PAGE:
My final source of hesitation is that I want to have a good race at the Richmond Half Marathon in mid-November, and don’t want to waste time resting for and recovering from another race just five weeks out, only to post a less-than-great time in both races. Being able to run fast in a goal race is fun, and again, this is all supposed to be about FUN.

After writing this out in a whiny email to my coach this morning, some of the solutions to these concerns became clear. Namely, I can do some mid-race refueling and simply manage my carbohydrate intake after the race. To further alleviate the bonking concern, I can go above the dictated calorie intake limit on Friday to assure that I’m not glycogen depleted for the race, and just resume business as usual after the race on Saturday. And if I’m really that worried about missing out on the chance to do a long run in preparation for the half marathon, I can just beg my coach to let me do a 10-12 mile run on Monday morning, since it’s a holiday at my office.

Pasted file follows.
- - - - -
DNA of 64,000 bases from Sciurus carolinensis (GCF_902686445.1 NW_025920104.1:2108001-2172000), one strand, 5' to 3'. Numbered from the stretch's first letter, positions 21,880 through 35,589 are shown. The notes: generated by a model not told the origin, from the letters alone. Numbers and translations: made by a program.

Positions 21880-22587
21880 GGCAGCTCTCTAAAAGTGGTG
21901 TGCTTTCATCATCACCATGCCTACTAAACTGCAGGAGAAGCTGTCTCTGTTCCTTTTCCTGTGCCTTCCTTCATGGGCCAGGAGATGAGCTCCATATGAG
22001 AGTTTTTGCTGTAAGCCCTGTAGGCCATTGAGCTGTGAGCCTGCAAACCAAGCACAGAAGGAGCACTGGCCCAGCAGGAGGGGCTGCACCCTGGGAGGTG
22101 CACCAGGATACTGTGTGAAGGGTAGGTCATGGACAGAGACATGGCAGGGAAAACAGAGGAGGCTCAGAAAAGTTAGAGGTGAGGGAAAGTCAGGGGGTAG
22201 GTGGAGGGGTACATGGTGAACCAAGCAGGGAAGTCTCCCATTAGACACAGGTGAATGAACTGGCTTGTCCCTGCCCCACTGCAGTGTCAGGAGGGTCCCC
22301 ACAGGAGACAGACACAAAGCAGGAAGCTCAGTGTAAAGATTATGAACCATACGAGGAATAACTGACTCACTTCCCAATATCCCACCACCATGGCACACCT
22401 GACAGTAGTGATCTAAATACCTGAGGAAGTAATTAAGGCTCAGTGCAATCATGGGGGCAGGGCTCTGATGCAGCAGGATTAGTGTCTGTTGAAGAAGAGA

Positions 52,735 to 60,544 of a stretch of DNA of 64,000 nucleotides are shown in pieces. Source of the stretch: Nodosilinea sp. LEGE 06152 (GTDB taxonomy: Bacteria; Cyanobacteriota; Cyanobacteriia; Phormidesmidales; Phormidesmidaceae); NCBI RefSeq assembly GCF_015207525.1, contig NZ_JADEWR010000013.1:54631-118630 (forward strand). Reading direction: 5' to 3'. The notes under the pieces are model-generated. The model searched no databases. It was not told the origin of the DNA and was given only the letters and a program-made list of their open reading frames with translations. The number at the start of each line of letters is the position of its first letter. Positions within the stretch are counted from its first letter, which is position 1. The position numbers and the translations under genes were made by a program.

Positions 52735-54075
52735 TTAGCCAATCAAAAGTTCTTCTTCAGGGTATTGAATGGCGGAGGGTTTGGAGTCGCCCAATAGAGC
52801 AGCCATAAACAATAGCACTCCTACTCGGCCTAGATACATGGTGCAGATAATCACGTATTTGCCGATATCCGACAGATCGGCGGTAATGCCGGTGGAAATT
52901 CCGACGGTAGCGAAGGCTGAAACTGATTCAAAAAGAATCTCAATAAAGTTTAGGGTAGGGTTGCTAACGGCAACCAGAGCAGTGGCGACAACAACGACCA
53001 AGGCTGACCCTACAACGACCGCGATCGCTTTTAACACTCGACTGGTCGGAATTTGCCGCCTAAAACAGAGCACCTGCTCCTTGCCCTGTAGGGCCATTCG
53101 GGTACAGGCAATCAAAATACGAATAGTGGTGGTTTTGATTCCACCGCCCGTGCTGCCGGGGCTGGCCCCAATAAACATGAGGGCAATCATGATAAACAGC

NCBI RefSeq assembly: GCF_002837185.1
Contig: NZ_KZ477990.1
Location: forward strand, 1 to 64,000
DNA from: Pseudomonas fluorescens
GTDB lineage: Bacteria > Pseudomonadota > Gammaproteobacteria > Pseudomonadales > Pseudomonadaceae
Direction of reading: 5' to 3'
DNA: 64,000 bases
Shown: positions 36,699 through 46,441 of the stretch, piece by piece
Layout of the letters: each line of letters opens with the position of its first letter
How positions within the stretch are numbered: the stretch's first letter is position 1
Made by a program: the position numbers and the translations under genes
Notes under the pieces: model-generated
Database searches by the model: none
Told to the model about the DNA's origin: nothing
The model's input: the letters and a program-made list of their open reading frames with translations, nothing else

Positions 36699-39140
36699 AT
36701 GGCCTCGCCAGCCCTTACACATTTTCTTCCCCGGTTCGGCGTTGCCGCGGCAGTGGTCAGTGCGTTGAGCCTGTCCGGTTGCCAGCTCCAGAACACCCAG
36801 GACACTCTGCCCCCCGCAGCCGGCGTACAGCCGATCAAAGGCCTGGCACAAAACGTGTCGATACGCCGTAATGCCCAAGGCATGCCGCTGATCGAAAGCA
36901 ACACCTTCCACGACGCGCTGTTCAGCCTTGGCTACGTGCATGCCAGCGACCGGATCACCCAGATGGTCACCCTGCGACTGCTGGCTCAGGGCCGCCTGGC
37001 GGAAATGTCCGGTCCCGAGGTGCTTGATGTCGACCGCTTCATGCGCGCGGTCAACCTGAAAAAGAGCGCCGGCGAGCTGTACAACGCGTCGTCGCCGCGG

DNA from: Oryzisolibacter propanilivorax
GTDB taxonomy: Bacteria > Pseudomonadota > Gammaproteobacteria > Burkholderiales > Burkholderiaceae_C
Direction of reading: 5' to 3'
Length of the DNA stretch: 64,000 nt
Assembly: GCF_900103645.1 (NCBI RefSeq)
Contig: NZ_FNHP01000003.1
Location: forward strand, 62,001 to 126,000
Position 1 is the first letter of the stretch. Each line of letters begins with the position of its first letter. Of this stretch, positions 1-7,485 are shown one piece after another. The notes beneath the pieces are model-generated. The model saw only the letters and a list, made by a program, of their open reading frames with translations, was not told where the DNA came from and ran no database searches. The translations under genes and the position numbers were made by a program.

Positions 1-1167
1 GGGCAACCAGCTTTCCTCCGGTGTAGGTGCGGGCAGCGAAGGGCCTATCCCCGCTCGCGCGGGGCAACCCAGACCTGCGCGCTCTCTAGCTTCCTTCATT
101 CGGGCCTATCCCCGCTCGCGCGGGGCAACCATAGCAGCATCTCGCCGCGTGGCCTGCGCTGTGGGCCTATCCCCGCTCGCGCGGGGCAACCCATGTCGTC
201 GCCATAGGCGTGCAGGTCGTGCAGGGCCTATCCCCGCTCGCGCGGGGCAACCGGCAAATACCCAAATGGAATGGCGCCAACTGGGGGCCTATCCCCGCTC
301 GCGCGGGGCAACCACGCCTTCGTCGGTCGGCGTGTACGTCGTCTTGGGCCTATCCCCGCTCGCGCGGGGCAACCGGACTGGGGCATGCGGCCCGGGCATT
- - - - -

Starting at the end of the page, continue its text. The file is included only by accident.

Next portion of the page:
I’ll probably change my mind several more times between now and the closure of registration on Wednesday. I already changed my mind a few dozen times last week:

Monday: Rest day, amid perfectly crisp fall weather in the morning, which I enjoyed with a 3 mile walk commute.

Tuesday: 4000 yards of swimming with Rachel in the morning, including a 400 yard time trial (5:22, in other words, less than stellar). In the evening, a core conditioning class and upper body strength training.

Wednesday: In the morning, a 6.1 mile run with several half marathon pace efforts.

Thursday: A 1:20 bike trainer session in the morning, with some fun interval work.